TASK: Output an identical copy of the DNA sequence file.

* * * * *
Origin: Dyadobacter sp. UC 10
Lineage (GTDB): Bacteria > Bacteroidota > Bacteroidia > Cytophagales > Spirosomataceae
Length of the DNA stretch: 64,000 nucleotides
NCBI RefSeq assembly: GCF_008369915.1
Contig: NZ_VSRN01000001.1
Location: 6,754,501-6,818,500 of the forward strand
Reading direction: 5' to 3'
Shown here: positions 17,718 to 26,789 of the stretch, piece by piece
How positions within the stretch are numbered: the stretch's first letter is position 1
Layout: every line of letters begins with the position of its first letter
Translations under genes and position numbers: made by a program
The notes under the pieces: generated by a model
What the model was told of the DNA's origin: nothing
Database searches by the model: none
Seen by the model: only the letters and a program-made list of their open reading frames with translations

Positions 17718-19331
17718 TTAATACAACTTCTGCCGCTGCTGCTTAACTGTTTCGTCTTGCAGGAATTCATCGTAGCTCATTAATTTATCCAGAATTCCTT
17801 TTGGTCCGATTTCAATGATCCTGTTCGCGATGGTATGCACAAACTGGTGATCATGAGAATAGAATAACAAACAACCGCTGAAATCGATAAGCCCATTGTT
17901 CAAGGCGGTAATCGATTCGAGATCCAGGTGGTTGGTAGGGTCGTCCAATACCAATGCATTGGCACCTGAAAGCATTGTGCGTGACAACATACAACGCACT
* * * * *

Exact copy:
Origin: Dyadobacter sp. UC 10
Lineage (GTDB): Bacteria > Bacteroidota > Bacteroidia > Cytophagales > Spirosomataceae
Length of the DNA stretch: 64,000 nucleotides
NCBI RefSeq assembly: GCF_008369915.1
Contig: NZ_VSRN01000001.1
Location: 6,754,501-6,818,500 of the forward strand
Reading direction: 5' to 3'
Shown here: positions 17,718 to 26,789 of the stretch, piece by piece
How positions within the stretch are numbered: the stretch's first letter is position 1
Layout: every line of letters begins with the position of its first letter
Translations under genes and position numbers: made by a program
The notes under the pieces: generated by a model
What the model was told of the DNA's origin: nothing
Database searches by the model: none
Seen by the model: only the letters and a program-made list of their open reading frames with translations

Positions 17718-19331
17718 TTAATACAACTTCTGCCGCTGCTGCTTAACTGTTTCGTCTTGCAGGAATTCATCGTAGCTCATTAATTTATCCAGAATTCCTT
17801 TTGGTCCGATTTCAATGATCCTGTTCGCGATGGTATGCACAAACTGGTGATCATGAGAATAGAATAACAAACAACCGCTGAAATCGATAAGCCCATTGTT
17901 CAAGGCGGTAATCGATTCGAGATCCAGGTGGTTGGTAGGGTCGTCCAATACCAATGCATTGGCACCTGAAAGCATTGTGCGTGACAACATACAACGCACT